News Briefs II
Jury Finds Tobacco Industry Not Liable for Damages in Ohio CaseLOS ANGELES TIMES -- The tobacco industry won a major victory Thursday when an Akron, Ohio jury cleared the nation’s major cigarette companies of allegations by 114 union health funds that the companies conspired to suppress information about the hazards of smoking and targeted unsophisticated blue-collar workers with slick marketing campaigns.
The jury, hearing the first case of its kind to go to trial, reached a verdict after just two days of deliberations in a case where the industry faced up to $2 billion in damages.
“The significance of this case is profound at this point in time,” said Robert C. Weber, R.J. Reynolds Tobacco Co.’s lead lawyer. “This was a dream case for the plaintiffs. They got to introduce a hit parade of industry documents they like to use out of context and the jury unanimously rejected every claim ... including the claim that this industry had engaged in a 50-year conspiracy.”
The decision was a surprise in some quarters. Gary Black, one of Wall Street’s leading tobacco analysts, had predicted that the industry would be found liable and damages assessed against it.
The industry was charged with perpetrating a conspiracy, mail fraud, wire fraud, tampering with evidence, obstructing justice and engaging in a racketeering enterprise. But the 11-member jury unanimously rejected all of those claims.
If the plaintiffs had prevailed -- employing the novel theory that the companies were responsible for costs the union health funds’ incurred as a result of their members’ smoking-related injuries -- it would have expanded the outer realm of the industry’s liability.
The victory clearly comes as a significant shot in the arm to the industry just four months after a San Francisco jury awarded a female smoker $51.5 million in a personal injury suit, sending tobacco stocks tumbling. It also comes in the wake of the industry agreeing during the past two years to pay $246 billion to settle cases filed by state attorneys general around the country.
Yugoslav Army Roams Kosovo, Violating Truce
NEWSDAY -- WASHINGTON
The Yugoslav military drive in Kosovo, which forced 45,000 ethnic Albanians from their homes in the past month, continued Thursday with eight mobile units roaming the province in violation of the October truce, the Clinton adminstration said Thursday.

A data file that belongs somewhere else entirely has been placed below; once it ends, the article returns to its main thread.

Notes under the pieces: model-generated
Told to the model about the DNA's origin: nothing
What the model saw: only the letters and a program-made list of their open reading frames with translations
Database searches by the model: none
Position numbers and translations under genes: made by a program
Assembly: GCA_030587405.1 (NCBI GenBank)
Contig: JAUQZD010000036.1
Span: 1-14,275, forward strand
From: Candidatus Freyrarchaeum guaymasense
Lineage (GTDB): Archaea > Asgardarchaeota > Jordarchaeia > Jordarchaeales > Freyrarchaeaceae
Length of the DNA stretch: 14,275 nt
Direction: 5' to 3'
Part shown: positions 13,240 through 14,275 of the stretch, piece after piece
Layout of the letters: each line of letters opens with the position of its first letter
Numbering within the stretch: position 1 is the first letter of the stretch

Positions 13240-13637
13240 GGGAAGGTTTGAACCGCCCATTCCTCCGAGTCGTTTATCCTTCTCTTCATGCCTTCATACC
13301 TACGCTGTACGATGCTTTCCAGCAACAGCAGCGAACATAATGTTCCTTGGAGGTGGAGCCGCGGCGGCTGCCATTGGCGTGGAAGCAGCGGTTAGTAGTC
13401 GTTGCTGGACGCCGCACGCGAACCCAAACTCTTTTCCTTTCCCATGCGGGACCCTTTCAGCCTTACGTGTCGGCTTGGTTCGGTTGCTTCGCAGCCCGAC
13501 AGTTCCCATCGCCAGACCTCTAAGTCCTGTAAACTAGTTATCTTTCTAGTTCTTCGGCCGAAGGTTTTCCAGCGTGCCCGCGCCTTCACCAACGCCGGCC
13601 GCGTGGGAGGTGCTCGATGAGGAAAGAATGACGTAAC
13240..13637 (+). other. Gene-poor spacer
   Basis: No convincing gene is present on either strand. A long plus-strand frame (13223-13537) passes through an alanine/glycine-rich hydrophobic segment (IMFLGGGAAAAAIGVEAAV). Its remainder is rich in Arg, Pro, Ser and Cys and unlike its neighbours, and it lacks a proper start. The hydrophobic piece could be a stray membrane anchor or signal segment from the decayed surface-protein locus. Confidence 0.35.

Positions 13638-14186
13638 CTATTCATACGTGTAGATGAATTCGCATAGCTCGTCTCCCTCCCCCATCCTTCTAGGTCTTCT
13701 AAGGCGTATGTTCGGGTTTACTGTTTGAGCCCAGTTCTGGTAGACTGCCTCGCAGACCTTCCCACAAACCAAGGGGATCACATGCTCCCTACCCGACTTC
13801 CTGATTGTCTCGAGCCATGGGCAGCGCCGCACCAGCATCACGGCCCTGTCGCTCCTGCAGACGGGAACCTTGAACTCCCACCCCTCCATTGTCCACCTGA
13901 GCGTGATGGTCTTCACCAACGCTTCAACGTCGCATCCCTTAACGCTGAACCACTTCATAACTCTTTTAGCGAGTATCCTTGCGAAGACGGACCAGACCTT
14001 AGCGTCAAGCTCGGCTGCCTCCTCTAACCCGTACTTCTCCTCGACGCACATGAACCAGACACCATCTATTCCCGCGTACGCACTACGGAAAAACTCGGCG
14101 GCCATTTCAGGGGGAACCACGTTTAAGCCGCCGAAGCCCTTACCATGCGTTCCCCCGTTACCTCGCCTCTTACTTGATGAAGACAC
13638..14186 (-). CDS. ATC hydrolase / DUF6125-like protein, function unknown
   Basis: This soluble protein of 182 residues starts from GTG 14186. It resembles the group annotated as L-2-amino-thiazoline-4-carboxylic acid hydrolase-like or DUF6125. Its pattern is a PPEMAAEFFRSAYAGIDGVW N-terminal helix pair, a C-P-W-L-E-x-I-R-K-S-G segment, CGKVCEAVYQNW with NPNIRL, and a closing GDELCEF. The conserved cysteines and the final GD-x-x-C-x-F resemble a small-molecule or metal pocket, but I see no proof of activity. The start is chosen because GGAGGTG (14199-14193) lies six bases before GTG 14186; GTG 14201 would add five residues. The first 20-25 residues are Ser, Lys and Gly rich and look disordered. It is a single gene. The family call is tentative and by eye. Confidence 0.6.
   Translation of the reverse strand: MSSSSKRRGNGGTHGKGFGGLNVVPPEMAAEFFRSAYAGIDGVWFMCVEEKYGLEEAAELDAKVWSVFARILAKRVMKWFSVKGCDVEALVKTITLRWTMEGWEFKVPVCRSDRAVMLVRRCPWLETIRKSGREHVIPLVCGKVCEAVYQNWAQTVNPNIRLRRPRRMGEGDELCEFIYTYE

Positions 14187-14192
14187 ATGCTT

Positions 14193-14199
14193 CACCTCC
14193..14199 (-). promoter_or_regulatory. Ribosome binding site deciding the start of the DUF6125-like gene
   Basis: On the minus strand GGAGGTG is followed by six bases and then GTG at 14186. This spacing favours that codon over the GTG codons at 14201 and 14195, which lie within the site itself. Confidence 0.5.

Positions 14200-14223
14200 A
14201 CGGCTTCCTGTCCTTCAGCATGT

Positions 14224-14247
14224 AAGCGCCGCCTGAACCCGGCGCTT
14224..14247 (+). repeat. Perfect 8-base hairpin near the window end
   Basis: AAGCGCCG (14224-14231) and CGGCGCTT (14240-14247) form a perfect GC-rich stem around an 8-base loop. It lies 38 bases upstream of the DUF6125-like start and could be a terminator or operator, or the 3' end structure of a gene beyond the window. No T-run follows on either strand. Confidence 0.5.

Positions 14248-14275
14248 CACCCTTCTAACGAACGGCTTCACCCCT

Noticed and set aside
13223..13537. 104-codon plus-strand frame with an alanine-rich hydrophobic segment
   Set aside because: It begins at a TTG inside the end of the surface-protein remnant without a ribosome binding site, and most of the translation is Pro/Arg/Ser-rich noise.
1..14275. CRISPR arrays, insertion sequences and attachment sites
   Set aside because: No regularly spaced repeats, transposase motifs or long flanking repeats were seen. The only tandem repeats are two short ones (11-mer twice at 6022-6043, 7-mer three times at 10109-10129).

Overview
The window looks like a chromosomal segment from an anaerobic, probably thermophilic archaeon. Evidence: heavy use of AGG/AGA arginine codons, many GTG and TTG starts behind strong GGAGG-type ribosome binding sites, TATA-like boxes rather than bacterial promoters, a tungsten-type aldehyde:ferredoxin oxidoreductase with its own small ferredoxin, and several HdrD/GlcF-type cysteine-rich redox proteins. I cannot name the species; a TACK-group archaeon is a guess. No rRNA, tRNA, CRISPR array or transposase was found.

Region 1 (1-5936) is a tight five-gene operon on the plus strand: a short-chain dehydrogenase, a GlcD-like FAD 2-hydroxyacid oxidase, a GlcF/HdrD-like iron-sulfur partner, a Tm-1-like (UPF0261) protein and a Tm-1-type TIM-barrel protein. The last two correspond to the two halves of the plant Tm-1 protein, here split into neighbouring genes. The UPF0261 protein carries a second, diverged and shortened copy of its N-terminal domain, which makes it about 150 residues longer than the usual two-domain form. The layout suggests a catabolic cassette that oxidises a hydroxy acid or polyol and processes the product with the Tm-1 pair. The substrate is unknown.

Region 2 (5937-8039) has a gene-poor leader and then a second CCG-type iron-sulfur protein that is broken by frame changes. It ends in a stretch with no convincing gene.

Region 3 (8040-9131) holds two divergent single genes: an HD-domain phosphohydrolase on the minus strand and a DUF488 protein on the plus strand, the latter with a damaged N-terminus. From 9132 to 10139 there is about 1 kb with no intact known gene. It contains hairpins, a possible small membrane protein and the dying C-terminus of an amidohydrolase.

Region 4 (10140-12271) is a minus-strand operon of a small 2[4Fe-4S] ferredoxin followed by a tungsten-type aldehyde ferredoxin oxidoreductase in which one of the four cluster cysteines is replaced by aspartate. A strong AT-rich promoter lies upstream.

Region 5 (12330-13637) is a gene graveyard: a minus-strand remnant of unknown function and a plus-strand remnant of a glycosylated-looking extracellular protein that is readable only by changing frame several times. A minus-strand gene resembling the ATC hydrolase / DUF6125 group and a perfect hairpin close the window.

The ominous disclosures helped set the stage for a possible NATO military intervention in the mainly Albanian province of Serbia, a move that top military officials said is fraught with risks in view of the extensive air defense and wintry weather.
Diplomatic efforts were at an impasse, as the Serbian delegation walked out of Paris talks and the Kosovar Albanians signed the U.S.-mediated accord to restore their autonomy. “We have reached the final and decisive stage” in diplomacy, White House spokesman Joe Lockhart said.
France and Britain may still send a delegation to Belgrade to offer one last chance to Yugoslav President Slobodan Milosevic, but the State Department did not encourage the move.
Starr Lawyer Says He Drafted Indictment Against First LadyLOS ANGELES TIMES -- WASHINGTON
The top prosecutor in Independent Counsel Kenneth W. Starr’s Arkansas operation revealed on the witness stand Thursday that he came to doubt the truthfulness of Hillary Rodham Clinton’s statements on the Whitewater affair several years ago and even drafted an indictment against her.
The disclosure, made grudgingly by prosecutor W. Hickman Ewing Jr. as he testified at Whitewater figure Susan McDougal’s contempt trial in Little Rock, Ark., shed new light on the Starr team’s aggressive but thus far fruitless attempt to press criminal charges against the Clintons in Arkansas.
And it threatened to complicate the first lady’s possible run for the U.S. Senate in New York, reviving interest in a scandal that has dogged the Clintons for the last five years.
“There’s nothing good that can come of this for her,” said Lee Miringoff, director of New York’s Marist College Poll, which shows Hillary Clinton leading the prospective race. “The more it sounds like ‘here we go again with the Clintons,’ the less welcome her candidacy becomes.”
The indictment was apparently drafted sometime in 1996. At the time, there was widespread speculation in Washington that Hillary Clinton might be indicted in connection with her statements about investments she held with Susan McDougal and her then-husband, as well as legal work she did on the Castle Grande land development, which siphoned money from the McDougals’ savings and loan.
The mysterious discovery at the White House in 1996 of the first lady’s vanished law firm billing records only fueled the rumors of a possible indictment, but Starr’s team had never acknowledged the possibility -- before Thursday.
Albanians Sign Pact; Serbs Boycott THE WASHINGTON POST -- PARIS
With Yugoslav representatives boycotting to demonstrate their opposition, ethnic Albanians signed a Western autonomy plan for Kosovo at a low-key ceremony Thursday and then made plans to leave France at the conclusion of the unsuccessful peace talks.
As the Clinton administration stepped up its warnings that NATO was prepared to launch airstrikes against Yugoslavia if it does not agree to the autonomy plan, Western mediators are expected to declare an end to the negotiations Friday after a week of fruitless efforts to win the acceptance of the Yugoslav-Serb delegation.
According to diplomats close to the negotiations, Yugoslav President Slobodan Milosevic will be given a deadline of up to a week to accept the plan. They said Western envoys were prepared to travel to Belgrade to meet with him.